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Southern Africa’s best photographic safari destinations

Jarred Manasse 13 June 2016
Discover Africa Safaris

If you’re a keen wildlife photographer or simply an enthusiast, Southern Africa has plenty destinations primed to help you fine-tune your skills.

To pick the ideal destination for a Southern African photographic safari, we quizzed four professional wildlife photographers to find out what their favourite spot is.

Singita Game Reserve, South Africa

Ross Couper

South African Wildlife Photographer

http://www.rosscouper.com/

Facebook: http://bit.ly/1XiXPGX
Twitter: @rosscouperphoto
Instagram: @rosscouperphoto

"I would certainly have to say Singita Game Reserve located in the Sabi Sand Wildtuin. This privately owned game reserve is located adjacent to the Kruger National Park and together these two areas make up some of South Africa’s most incredible and pristine land.

Singita Sabi Sand is renowned for high concentrations of big game and frequent leopard sightings, making it a MUST for any photographer's bucket list.

No matter what camera lens you bring with you, there is a photo opportunity for everyone and that is what makes it an amazing photographic safari destination."

Following a leopard in the Singita Game Reserve. South Africa. Image by Ross Couper.

Botswana

Shannon Wild

Wildlife Photographer and Cinematographer

http://shannonwild.photoshelter.com/

Facebook: http://bit.ly/1XRGPZn
Twitter: @shannon__wild
Instagram: @shannon__wild

"It's tough to choose one country in Southern Africa as a favorite photographic destinations with so much it has to offer but pressed to choose I have to say Botswana!

The diversity is mind blowing and a photographers dream. Whether it's wildlife, landscapes or cultural photography you crave Botswana has it all.

The Okavango Delta is certainly a highlight for me, especially shooting from a Mokoro which gives a lovely low angle when photography wildlife. The sunsets are something else and although I'm a wildlife photographer first and foremost it makes me want to shoot as many landscapes and timelapses as I can."

Getting ready for a sunrise mokoro ride in the Okavango Delta. Image by Shannon Wild. 

Sabi Sands Private Game Reserve, South Africa

Gerry van der Walt

Specialist photographic safari guide

http://www.gerryvanderwalt.com/

Facebook: http://bit.ly/1tlYXwY
Twitter: @gerryvanderwalt
Instagram: @gerryvanderwalt

"Choosing one destination over another is always a very difficult task as there are vey few places in Southern Africa that does not have a unique appeal. That said, the Sabi Sands Private Game Reserve is a truly special place which produces incredible sightings and, due to the exclusivity thereof, amazing wildlife photography opportunities.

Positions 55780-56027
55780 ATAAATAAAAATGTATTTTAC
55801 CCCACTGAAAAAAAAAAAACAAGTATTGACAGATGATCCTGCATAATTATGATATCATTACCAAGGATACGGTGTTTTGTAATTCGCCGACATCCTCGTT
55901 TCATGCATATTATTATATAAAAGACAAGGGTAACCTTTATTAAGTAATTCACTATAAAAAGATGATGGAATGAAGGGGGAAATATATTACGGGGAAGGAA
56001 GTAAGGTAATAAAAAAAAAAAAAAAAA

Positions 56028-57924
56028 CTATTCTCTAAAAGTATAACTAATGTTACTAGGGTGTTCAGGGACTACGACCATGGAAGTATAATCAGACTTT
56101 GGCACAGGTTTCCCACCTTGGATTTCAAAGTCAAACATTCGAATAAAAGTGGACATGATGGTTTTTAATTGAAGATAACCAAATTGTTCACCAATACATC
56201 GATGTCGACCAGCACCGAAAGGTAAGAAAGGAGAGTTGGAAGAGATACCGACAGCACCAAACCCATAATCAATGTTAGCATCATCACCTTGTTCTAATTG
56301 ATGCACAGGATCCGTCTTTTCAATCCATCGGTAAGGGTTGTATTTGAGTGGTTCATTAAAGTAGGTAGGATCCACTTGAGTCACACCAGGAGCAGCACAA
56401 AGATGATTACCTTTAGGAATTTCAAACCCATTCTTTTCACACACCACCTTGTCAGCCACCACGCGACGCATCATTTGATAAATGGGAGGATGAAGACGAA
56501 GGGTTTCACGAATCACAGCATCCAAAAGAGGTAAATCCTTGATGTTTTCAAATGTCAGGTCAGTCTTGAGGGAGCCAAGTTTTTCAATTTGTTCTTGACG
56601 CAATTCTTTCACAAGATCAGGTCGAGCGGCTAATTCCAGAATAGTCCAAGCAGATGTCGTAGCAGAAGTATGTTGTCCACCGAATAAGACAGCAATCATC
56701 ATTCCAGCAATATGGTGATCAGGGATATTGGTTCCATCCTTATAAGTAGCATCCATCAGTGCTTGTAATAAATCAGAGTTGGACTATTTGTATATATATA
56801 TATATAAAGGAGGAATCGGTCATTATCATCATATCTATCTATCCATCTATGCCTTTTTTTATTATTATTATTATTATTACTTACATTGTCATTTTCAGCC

Within the Sabi Sands there are many different concessions of which one of my favourites is Londolozi. Great service and luxury aside the guides, game viewing and specific focus on photography makes it my go to destination when hosting private safaris in South Africa."

A male lion sinks it's teeth into it's prey in the Sabi Sands Private Game Reserve, South Africa. Image by Gerry van der Walt. 

Mashatu, Botswana

Greg du Toit

Professional Wildlife Photographer

http://www.gregdutoit.com/

Twitter: @gregdutoit
Instagram: @gregdutoit

"All wildlife photographers have their favourite haunts, places that we go back to time and again. One of mine is undoubtedly Mashatu in Botswana’s Tuli Block.

This little-known corner of southeastern Botswana is, both literally and figuratively, hundreds of miles away from the more popular Okavango Delta. In fact, it resembles no other ecosystem in Africa and when you arrive at the Pont Drift border post and drive into the area for the first time, you would not be blamed for thinking that the landscape was at best lunar and utterly devoid of any life.

But, stick around for a few days and soon you will realize that the Tuli Block is full of surprises and that is why I especially like it here, because you just never know what is around the next corner.

This evening on our way back to camp, we happened upon this White-faced Scops owl, sitting on a perch after having just caught a gerbil.

The blood on the owl’s beak hints that the coup de grace was executed through the left eye of the gerbil. The resultant pool of blood surrounding the eye is what makes this image unique as it graphically echoes the blood red eyes of the raptor. Sadly, in this instance, the rodent’s unpleasant form of execution is the photographer’s fortunate stroke of serendipity."

A White-faced Scops owl, sitting on a perch after having just caught a gerbil. Image by Greg du Toit.

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